13 SF Bars Where You Can Dance guide image


13 SF Bars Where You Can Dance

The 13 best bars in San Francisco where you can dance.

San Francisco is just a little bit like the town in Footloose. But while dancing might feel like it’s outlawed in the Bay Area, there are definitely places to channel your inner Kevin Bacon - you just have to know where to find them. After extensive research (i.e. doing the macarena in various pockets of the city), we’ve tracked down some great dance floors that don’t require absurd lines or begging someone to shell out for bottle service. Here are the best bars where you can actually dance.

The Spots

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Madrone Art Bar


500 Divisadero Street, San Francisco
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The theme (and crowd) at Madrone might change every night, but this Nopa bar has a dependable dance floor. Motown Mondays are a good way to kick off the week, and The Dirty Rotten Dance Party on the first Friday of every month is the kind of dance floor that requires an inhaler and occasional defibrillator. Treat DRDP like church - sacrilegious to miss. The bar is cash only, so come prepared.

You might not know that you needed a Fifth Harmony remix sung by a gospel choir over Diplo playing the accordion tonight, but the DJs at Beaux did. This is the place where any great night in the Castro ends up, and the dance floor here is like nothing else in the city (hint: it involves go-go dancers). The drinks are also ridiculously cheap, so bring that stack of quarters you’ve been saving for laundry and go wild. You’ll need to get here early - on weekends the line gets insufferable after 11 - but you won’t regret it.

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Bootie is less like a bar or club, and more like a well-oiled Saturday night machine - every detail feels like it’s been carefully designed for a good time. There are multiple levels of rooms, each of which plays different music - everything from top 40 mashups to 90s rap to EDM. Your only way out is through a pizza parlor, so they’ve got your late-night eats covered too.

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Bissap Baobab



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Bissap Baobob always feels like a way-better version of a wedding dance floor. This Senegalese restaurant starts the night serving dinner, but once they start collapsing the tables and open up the dance floor, things start to get interesting. Soon enough you’ll be dancing off all those fried plantains and awkwardly Shazaming every Senegalese song they play.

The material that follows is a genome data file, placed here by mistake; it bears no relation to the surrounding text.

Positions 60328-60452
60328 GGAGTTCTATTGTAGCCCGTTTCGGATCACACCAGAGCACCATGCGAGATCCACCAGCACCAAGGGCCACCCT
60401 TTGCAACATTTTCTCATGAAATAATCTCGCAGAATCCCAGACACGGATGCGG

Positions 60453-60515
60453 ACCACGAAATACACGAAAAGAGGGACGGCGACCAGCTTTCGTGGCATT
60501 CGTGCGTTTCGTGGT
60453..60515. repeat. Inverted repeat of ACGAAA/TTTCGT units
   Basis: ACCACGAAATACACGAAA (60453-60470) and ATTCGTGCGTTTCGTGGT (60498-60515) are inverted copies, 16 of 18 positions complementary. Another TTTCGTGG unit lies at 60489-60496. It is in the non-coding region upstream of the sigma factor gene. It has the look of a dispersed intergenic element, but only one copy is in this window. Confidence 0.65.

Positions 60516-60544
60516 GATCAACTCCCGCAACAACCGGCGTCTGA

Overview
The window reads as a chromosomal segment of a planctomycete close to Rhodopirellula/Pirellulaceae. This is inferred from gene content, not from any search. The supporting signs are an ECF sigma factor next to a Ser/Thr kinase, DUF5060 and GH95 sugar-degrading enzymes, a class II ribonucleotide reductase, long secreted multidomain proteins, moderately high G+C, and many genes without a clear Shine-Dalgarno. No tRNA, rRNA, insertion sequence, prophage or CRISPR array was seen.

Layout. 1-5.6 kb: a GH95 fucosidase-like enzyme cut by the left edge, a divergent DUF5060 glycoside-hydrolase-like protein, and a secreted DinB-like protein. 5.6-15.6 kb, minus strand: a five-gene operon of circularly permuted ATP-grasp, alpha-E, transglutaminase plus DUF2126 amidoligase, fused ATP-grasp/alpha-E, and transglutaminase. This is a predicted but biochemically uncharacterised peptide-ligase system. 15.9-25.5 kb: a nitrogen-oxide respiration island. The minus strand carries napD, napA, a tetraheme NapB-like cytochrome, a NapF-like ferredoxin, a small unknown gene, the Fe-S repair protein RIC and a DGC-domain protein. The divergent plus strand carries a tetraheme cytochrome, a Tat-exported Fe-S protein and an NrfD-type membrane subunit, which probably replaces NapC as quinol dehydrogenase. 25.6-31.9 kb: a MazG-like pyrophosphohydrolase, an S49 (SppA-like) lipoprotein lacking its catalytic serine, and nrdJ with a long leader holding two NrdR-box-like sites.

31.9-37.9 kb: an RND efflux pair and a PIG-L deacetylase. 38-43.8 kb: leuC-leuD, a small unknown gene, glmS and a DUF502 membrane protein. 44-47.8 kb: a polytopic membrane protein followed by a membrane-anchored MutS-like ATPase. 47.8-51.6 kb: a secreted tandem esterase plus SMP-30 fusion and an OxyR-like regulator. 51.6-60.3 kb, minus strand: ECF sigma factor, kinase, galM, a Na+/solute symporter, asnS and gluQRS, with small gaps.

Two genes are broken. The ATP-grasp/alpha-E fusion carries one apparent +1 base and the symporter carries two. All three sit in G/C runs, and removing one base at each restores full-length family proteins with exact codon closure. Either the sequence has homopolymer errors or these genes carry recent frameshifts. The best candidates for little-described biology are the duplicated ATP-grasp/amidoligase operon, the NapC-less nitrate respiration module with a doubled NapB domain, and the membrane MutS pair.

Blondie’s is basically a Marina bar in the Mission. It has all the obligatory Justin Bieber and Kygo that you would find closer to the water, but everyone’s a little cooler and not all employed by the same tech startups, and the dance floor is both smaller and way more fun. During the week they tend to stick to live music, but on weekends they make the switch to a dependable DJ.

An average night can suddenly become unexpectedly great when Kells is involved. Mostly because it results in bar mitzvah party flashbacks. Downstairs is usually a symposium of middle school-level grinding, and upstairs is where others get equally drunk, just in a slightly more mature manner. Kells is especially fun/weird on national drinking holidays, so keep it in your back pocket for St. Patrick’s Day.

Technically Mezzanine labels itself as a “concert venue,” but the music spans from DJs to live performers with varying levels of obscurity. Tickets are usually no more than $20 and the music is reliably danceable. Head here for Beyonce vs. Rihanna night to show off the fact that the Single Ladies choreography has basically become muscle memory for you at this point.

El Rio is like the swiss army knife of bars - great to have in your back pocket in almost any situation. It has both a pool table and excellent outdoor space, but we’re especially fond of their always-reliable back room dance floor. Bookmark their calendar, and don’t miss out if you see the words “silent disco” or “Hard French” - this day party is definitely the most fun you can have in Bernal. Stretch beforehand.

There are surprisingly few options for a good dance floor in the Marina, but Comet Club fills the void. It’s always a little hot and swampy (dress code: nothing that requires dry cleaning) but is packed with people who share a devout appreciation for the Ying Yang Twins and any form of early 2000’s rap. It’s a divey option that’s perfect if you’ve been out on Union and want to end the night strong.

The dance floor at Double Dutch is not the place to be self-conscious - everyone is sweating way too much and whipping out some weird moves, and that’s what makes it so good. The music is usually 90s R&B and rap, so bring your LL Cool J appreciation or work on your lip syncing skills.

The night started so innocently. You headed to Make-Out Room, grabbed one of the booths, and had a couple of casual drinks. But this is the kind of place that escalates quickly. Before you know it, you’ll have had too many shots and be dancing on stage with the DJ as they spin a reggae-Ariana Grande mash-up that’s officially the best thing you’ve ever heard. At least until the next song.

During the day Mayes serves oysters, and at night it serves strictly top 40 hits. Makes sense. But if you’re out with a group on Polk and in need of a good dance floor or refuge after starting the night on a waterbed at Kozy Kar, this is your place. The dance floor is massive, getting in won’t be an issue, and you can always rely on the DJ’s to do their part.

If you’re someone who wants their ashes spread across every square foot of the Marina, Tupelo will feel like your North Beach home away from home. Especially if home involves dancing wildly to live covers of ’80s songs you pretend not to have learned about from Glee.

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